When we reached Prowse’s Mill, the path took us briefly into a field of bullocks. At which point Fred refused to go any further. To be fair, I am not a big fan of walking through fields with livestock and a previous experience with bullocks taught me that they can be quite persistently curious. So, our circular walk turned linear.

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To make up for our curtailed walk, we had a little diversion into Westford Community Woodland, a pretty little wild space. I would have liked to see if I could spot some wildlife but it was a hot day and Fred had had enough.

As much as I love going somewhere further afield for a walk, there is something to be said about exploring your local area on foot.

Ash Common Circular Walk

Walk Details

Distance: 8km

Terrain: Combination of Tarmac roads, rough lanes and fields. Long trousers are essential to combat the stinging nettles!

Walk Guide: we followed this circular walk guide.

A promising 5 mile walk on the foothills of the Brendon Hills which begins at Ash Common, a pretty section of common land. The route started off on country roads then branched off into much rougher and steeper lanes then through fields and bridle ways.

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The walk started to decline about halfway round, when we had to walk through a field with three ponies in it who were all blinkered. I am not usually frightened by horses, but these seemed quite skittish and unpredictable and followed us right across the field at speed, not helped by a duck deciding this was the best moment to suddenly ascend into flight.

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So, it was with some relief that we went through a section of woodland and left the horses behind. However, the footpath which led back to the farm was severely overgrown with stinging nettles, and although we soldiered most of the way through, we were unable to make the last section where the nettles were at least knee high, so were forced to turn round with our battle scarred legs.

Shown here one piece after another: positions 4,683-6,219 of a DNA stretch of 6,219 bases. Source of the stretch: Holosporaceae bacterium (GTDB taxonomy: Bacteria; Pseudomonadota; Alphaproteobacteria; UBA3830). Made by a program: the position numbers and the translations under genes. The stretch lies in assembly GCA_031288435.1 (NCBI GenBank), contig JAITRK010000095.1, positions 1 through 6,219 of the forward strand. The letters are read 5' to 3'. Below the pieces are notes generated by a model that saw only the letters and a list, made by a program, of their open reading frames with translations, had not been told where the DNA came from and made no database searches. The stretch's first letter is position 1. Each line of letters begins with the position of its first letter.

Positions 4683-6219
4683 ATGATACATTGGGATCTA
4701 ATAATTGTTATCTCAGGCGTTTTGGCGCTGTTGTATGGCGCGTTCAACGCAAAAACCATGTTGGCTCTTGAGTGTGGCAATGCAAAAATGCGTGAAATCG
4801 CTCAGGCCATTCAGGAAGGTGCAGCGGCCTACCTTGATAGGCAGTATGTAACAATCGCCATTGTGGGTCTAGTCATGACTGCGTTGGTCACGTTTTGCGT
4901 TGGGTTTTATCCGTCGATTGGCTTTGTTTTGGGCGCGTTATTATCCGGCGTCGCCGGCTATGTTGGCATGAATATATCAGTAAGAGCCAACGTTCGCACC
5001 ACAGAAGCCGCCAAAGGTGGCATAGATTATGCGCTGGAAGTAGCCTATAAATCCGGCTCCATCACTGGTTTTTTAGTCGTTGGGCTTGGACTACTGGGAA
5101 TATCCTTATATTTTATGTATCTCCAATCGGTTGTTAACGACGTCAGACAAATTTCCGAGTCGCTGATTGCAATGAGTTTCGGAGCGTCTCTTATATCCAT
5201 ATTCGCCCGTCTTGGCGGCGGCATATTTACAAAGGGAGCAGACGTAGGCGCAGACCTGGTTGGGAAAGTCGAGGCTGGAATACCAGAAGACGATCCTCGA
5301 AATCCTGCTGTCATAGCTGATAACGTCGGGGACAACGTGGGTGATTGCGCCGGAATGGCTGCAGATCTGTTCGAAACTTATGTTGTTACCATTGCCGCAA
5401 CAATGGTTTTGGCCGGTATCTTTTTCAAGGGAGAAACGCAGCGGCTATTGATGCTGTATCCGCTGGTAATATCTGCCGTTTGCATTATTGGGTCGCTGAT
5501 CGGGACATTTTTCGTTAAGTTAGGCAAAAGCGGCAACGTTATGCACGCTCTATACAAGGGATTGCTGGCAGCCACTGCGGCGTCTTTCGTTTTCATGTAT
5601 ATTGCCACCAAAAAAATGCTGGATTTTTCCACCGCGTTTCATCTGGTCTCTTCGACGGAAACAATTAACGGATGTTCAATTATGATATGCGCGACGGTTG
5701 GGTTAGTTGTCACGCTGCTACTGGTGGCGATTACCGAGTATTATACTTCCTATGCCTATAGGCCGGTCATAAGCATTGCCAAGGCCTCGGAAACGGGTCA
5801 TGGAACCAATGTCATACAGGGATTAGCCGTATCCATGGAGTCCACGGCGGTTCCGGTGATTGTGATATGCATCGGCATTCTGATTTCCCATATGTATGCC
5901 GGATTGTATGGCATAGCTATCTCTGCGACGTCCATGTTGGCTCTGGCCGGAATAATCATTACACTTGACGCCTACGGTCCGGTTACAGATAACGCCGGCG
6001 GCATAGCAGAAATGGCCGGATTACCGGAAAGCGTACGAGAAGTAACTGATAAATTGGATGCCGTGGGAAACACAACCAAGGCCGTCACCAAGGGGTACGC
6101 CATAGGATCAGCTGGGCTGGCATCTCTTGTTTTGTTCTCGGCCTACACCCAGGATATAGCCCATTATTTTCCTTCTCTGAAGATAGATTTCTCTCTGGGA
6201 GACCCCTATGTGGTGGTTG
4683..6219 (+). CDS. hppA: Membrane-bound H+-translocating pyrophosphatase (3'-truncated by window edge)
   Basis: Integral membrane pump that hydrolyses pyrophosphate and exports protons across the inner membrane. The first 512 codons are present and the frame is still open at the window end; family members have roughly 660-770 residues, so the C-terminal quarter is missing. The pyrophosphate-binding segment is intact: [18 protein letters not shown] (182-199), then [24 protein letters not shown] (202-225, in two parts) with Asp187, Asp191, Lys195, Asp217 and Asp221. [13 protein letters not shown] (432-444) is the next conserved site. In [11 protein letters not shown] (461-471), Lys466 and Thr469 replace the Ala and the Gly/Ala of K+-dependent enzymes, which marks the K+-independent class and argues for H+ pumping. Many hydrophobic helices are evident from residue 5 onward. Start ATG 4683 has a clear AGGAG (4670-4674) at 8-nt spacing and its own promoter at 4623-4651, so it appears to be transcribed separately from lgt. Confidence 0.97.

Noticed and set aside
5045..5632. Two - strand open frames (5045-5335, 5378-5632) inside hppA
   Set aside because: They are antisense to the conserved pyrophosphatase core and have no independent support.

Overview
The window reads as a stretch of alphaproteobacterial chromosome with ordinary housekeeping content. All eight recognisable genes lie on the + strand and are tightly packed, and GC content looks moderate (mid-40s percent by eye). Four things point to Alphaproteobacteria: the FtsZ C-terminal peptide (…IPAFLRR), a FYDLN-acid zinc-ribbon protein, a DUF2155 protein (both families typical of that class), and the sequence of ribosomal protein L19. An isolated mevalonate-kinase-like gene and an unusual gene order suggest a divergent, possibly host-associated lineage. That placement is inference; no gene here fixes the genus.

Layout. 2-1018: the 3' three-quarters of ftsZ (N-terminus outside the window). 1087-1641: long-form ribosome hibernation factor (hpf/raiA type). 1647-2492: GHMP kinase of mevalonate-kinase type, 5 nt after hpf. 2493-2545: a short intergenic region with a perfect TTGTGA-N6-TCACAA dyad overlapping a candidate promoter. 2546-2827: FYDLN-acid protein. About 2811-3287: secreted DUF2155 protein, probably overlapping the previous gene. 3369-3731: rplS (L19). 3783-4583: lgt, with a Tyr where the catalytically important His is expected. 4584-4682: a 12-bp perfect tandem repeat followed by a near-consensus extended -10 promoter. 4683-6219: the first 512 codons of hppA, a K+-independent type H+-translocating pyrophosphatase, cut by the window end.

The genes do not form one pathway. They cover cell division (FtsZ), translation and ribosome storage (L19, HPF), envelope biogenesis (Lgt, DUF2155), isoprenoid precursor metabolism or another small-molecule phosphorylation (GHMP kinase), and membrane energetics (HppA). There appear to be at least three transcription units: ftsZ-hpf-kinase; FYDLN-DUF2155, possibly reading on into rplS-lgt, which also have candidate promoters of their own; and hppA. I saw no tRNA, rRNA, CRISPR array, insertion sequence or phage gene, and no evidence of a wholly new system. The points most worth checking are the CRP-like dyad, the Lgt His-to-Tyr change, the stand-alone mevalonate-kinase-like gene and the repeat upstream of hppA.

Unwilling to head back through the horse field, we walked along what was initially marked a public bridleway before being told we were trespassing by the landowner in a field which actually contained some llamas. I think we were, albeit unintentionally, although my profuse apologies seemed to fall on deaf ears.

Soon back on another bridleway, although not the one we were looking for, we made it through to the village of Ash Priors, and a short walk back to the car.

And just in case our walk wasn’t bad enough, I found a tick in my sock when I got home! So, lesson learned – long trousers, insect repellent and an OS map next time I venture out!!

Swell Wood Heronry

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Walk details

Distance: 2.5km

Terrain: Narrow footpaths with a couple of sections of steep steps.

Location: Grid reference ST360238 – A378 between Fivehead and Curry Rivel, Somerset

I am so glad I discovered this RSPB site when I did because the nesting herons and little egrets have almost all gone. Swell Wood is the largest heronry in South West England and is on a ridge overlooking the Somerset Levels.

There are actually two walks at Swell, one is a short accessible path (Woodland Walk) for buggies and wheelchairs and the other, Scarp Walk, is a slightly longer scramble up and down the escarpment.

I was a little disappointed that the Scarp Walk did not afford views over the levels due to the woodland, however it was a pleasant sojourn in the shade nonetheless, and I was delighted to spot some stinking iris – pretty, despite their name.

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But the obvious highlight for me was the time spent in the hide with my binoculars scanning the treetops for herons. There were at least two herons nests and I also spotted a little egret. I confess that I had no idea until this point that such large birds nested in the top of trees- always assuming they nested on the ground. It never ceases to amaze me what wonderful wildlife we have in Britain.


Wellington Monument -a quick and dirty walk

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Walk Details


Terrain: a flat section to the monument then a steep descent with steps and ascent as you loop around the promontory. Some of the latter section of path is covered in prominent tree roots.

Location: large car park ST143 167

This is a great local all-seasons walk for me which offers views across Wellington from the top of the Blackdowns. It is a real shame that Wellington monument is fenced off to the public – I remember a time when it was possible to walk up inside it.

The land and monument is now managed by the National Trust who have recently undertaken a lot of work to remove some of the woodland surrounding the monument so that you can access the views which have been hidden for the past 30-40 years.

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Although it is only a short walk, it is a pretty popular place with lots of dog walkers and families out for a stroll, and there is plenty of space to sit and have a picnic and fly a kite!

Watch out for the giant hemlock in the Summer which grows along the avenue between the car park and monument.

Full details of the National Trust walk can be found here.

NOTE: Apologies for the bad photos – my phone camera seems to have died!